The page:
Why Writing in College Differs from Writing in High School

Making the transition from writing in high school to writing for college may be easy for some, but for the majority of students it can be a puzzling and frustrating experience. The same writing that received you good marks in the past may now be getting comments from professors that your writing doesn’t meet the current academic standard. While you may have a strong grasp of the subject, your professors will expect that you demonstrate both your understanding and your reasoning in a different manner. It isn’t just that standards in college are higher, but the whole structure and style of writing is different, too.

The main differences

While in college, you’ll be asked to use writing to fulfill different tasks. There will be occasions where you’ll succeed by summarizing a reading accurately and displaying your understanding of it. There may be times when you’re assigned writing a reaction to a book or subject, and you must offer your fresh perspective about it. More often than not, you will be required to do the latter. In college, you are writing as a scholar for scholars. This approach requires that you analyze a topic and include a worthwhile claim about it that hasn’t been previously offered. Plus, you will need to support your claim with good reasoning and cite objective data, all in four or five pages that you organize as an argument. It is unlikely that this style of scholarly writing will have been taught to you when you were writing in high school.

Arguing your case

In college, an argument is not contentious wrangling along the lines of unsupported, subjective opinions, but something carefully, systematically, and coherently structured in such a way that it demonstrates clear thinking supported by other materials and resources. In other words, you will be writing not only to state what you think, but to demonstrate why it has merit to challenge the thinking of others. You will produce your best arguments by presenting a series of claims, reasons and responses to possible challenges so the reader can see not just what you think, but whether you have made a convincing case based on your research.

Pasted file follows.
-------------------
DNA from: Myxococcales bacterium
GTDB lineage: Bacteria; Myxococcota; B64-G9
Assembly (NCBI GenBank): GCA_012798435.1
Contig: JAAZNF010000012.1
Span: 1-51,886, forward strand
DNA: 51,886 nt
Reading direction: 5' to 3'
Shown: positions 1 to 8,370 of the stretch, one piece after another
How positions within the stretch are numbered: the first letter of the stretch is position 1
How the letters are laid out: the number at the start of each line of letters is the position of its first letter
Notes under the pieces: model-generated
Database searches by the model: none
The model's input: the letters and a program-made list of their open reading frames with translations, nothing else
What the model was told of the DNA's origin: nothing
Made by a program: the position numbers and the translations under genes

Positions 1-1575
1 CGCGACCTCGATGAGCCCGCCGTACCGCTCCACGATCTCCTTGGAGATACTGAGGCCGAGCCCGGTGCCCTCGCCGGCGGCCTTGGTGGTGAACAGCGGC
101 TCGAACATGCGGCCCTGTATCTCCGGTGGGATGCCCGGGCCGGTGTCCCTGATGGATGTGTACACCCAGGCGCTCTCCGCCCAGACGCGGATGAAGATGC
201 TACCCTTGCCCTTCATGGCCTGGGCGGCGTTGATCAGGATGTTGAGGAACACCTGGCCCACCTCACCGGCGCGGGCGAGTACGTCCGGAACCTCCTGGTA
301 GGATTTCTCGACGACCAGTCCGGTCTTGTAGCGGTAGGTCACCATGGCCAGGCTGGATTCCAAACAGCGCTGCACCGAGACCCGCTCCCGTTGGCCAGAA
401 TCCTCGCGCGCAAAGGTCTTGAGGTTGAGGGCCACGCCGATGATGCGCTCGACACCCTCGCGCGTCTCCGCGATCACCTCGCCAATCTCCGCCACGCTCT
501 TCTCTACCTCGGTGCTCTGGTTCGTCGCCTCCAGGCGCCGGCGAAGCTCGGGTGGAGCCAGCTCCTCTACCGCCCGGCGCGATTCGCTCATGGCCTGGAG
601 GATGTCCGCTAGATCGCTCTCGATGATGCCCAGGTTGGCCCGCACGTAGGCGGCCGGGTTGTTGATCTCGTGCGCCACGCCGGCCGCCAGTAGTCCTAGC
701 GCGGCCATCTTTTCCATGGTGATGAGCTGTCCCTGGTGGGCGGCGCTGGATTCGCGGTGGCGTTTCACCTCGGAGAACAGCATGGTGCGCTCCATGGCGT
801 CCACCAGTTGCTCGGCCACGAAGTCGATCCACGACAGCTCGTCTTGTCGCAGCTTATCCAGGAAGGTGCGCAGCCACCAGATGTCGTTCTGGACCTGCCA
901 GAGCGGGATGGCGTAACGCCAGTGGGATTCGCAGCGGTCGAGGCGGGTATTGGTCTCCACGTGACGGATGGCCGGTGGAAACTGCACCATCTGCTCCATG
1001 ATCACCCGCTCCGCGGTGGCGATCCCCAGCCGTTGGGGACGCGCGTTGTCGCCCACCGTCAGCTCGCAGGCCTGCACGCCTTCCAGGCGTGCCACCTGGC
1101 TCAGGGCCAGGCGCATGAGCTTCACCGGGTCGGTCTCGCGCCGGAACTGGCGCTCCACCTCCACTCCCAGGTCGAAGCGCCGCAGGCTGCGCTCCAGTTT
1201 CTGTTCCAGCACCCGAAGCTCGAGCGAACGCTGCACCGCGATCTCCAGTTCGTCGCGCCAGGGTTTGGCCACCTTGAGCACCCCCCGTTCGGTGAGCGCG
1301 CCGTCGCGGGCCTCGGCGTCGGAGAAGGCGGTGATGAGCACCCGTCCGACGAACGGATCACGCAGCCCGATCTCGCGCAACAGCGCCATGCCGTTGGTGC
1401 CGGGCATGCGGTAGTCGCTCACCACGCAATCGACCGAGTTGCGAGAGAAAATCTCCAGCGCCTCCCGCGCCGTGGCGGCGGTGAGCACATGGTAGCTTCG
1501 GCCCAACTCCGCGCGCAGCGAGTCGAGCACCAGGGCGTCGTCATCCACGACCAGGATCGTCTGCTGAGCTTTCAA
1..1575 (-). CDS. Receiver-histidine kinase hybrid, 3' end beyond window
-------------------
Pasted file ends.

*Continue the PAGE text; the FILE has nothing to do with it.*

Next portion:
Simply put, in academia an argument is a serious and focused conversation among people who are intensely interested in getting to the bottom of scholarly topics in a cooperative manner, while most high school students aren’t taught this form of arguing.

Conclusion

When writing for college, you are asked to read, do research, gather data, analyze it, and then communicate it to readers in a form which enables them to assess it and use it. You are asked to do this because you are part of a scholarly community, and because in just about any profession you decide to pursue after you graduate, you will have to do research, think about your findings, make decisions about complex matters, and then explain those decisions to others, often in writing.

When you are presenting your arguments, it is critical you provide objective evidence to support your claims and cite your sources. You will be expected to format these references to meet specific guidelines, often to either the APA or MLA formatting style. If you do not follow the latest revision requirements, you will lose points on your paper. Fortunately, you have the option of using formatting software to ensure your papers are formatted accurately with just a few clicks of the mouse.

David Plaut is the founder of Reference Point Software (RPS). RPS offers a complete suite of easy-to-use formatting template products featuring MLA and APA style templates, freeing up time to focus on substance while ensuring formatting accuracy. For more information, log onto http://www.referencepointsoftware.com/ or write to:
info @ referencepointsoftware.com

Reference Point Software is not associated with, endorsed by, or affiliated with the American Psychological Association (APA) or with the Modern Language Association (MLA).

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